“As soon as we begin to put a price on carbon that makes them pay their price to society, tar sands oil would be the first to be eliminated,” he said.Pointing out that burning heavy tar sands oil releases more carbon dioxide than burning conventional oil, Hansen told reporters, “We should not be approving and allowing to go ahead extremely carbon intensive energy sources.”
With “a large number” of other authors, Hansen said he has completed a paper, now in the publication review process, that will make “quantitatively very clear why we need to leave the tar sands in the ground.”
“Cooking the Books” states, “Once we accept that tar sands production growth is not inevitable and that Keystone XL – as industry freely admits – is a crucial linchpin in their tar sands growth plans, we can start to uncover the real climate impact of the project,” the report states. “As part of this discussion, we can also begin to evaluate the enormous opportunities the United States has to reduce our reliance on oil and all fossil fuels.”
U.S. demand for oil has declined since 2005 by 2.25 million barrels per day – or the equivalent of almost three Keystone XL pipelines, the report points out.
“Alberta’s premier was just in Washington, DC noting how essential the pipeline is to meeting increased production of the dirtiest oil on the planet. The numbers in this report make it clear that we can’t afford to help Big Oil meet that goal,” said Elizabeth Shope of the Natural Resources Defense Council, who contributed to the report.
Last week Alberta Premier Alison Redford made her fourth visit to Washington in the past 18 months to persuade U.S. politicians that the Keystone XL pipeline is of “pivotal importance” to the future of North American energy security and independence.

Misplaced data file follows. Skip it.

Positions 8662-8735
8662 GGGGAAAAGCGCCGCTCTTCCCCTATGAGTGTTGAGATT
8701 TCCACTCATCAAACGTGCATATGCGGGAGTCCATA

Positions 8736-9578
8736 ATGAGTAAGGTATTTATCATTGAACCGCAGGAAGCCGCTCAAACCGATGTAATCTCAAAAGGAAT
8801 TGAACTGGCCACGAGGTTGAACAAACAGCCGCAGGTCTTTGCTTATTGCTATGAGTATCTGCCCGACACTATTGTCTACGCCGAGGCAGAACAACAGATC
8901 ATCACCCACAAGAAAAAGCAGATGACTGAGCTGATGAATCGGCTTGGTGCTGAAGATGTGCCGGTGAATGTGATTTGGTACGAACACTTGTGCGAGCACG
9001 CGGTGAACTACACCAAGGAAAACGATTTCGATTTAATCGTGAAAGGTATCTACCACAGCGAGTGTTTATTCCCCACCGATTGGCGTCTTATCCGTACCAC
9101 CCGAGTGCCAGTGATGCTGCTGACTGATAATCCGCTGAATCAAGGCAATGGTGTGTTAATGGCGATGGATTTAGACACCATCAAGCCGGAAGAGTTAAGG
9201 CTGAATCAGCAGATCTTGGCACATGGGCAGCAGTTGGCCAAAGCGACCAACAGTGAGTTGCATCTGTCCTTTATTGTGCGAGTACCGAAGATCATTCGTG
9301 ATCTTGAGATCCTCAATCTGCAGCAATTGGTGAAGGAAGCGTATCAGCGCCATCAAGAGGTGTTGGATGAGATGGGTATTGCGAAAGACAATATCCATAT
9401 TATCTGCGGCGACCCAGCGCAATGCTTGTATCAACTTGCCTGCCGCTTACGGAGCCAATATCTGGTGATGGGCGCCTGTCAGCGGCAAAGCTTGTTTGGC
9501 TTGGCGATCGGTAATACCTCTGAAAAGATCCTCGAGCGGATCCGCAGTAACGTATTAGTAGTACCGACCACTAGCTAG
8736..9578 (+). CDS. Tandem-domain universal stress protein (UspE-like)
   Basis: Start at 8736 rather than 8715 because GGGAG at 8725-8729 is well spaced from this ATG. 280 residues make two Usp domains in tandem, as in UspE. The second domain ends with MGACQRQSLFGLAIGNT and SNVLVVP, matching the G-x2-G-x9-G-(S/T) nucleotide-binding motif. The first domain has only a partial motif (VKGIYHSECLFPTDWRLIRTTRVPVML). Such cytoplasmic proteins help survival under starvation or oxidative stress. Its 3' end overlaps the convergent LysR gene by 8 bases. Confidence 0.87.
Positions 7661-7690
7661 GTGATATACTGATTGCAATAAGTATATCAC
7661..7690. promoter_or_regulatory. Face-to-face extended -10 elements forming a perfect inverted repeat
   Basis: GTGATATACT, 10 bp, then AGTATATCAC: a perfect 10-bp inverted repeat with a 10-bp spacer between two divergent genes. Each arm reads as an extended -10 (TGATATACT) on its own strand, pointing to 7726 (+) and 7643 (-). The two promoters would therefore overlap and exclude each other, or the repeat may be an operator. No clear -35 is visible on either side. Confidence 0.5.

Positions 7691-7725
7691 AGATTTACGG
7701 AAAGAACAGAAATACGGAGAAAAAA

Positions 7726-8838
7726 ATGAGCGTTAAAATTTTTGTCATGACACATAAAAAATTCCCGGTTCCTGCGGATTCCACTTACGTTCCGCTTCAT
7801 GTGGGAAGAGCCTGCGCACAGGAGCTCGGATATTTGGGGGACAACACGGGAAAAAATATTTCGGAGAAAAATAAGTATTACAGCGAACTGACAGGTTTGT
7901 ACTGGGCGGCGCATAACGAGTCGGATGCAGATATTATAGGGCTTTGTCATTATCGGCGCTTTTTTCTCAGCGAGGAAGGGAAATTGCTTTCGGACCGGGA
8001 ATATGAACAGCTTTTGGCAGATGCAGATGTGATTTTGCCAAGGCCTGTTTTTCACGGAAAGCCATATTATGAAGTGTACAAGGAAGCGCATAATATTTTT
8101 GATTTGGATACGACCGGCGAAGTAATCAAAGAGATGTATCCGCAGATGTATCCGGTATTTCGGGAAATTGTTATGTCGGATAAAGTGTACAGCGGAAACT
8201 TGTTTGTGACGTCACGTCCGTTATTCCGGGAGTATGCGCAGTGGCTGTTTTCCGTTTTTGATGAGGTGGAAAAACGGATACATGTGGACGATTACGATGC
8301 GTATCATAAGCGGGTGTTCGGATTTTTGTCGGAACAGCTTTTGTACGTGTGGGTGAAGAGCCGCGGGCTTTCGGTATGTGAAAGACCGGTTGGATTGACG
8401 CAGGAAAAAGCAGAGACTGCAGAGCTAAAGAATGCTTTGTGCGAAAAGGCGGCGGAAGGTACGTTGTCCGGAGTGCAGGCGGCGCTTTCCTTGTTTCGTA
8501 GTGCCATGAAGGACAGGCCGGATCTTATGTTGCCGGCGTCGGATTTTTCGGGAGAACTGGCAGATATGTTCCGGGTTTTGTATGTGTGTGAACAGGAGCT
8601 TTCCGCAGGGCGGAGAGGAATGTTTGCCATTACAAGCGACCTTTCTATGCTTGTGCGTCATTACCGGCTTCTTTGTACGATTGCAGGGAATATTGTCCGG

“Continued and new market access for Alberta’s globally-important resources is the single-most critical economic issue facing our province and our country,” said Redford. “It is important that we continue to emphasize how responsibly-produced Alberta energy will continue to bolster economies on both sides of the border and provide needed jobs for Canadians and Americans and ensure we can achieve North American energy security and independence.”
In 2008, Alberta became the first jurisdiction in North America to legally require large industry such as oil and coal-fired utilities to curb greenhouse gas emissions. Alberta has a $15 per ton price on carbon for those who do not meet legislated limits. The revenue is directed into a clean technology fund. To date Alberta has collected $312 million and has committed $181 million to 49 clean energy projects.
But environmental groups are not persuaded
“Any objective analysis of the impact of building Keystone shows that it would be a climate catastrophe,” said Ross Hammond, senior campaigner for Friends of the Earth. “Instead, the State Department seems ready to buy into the pipeline propaganda of an army of lobbyists who are trading on their ties to Secretary Kerry and President Obama to taint the decision. The President must act in the national interest, not the interests of Big Oil, and reject the Keystone XL pipeline.”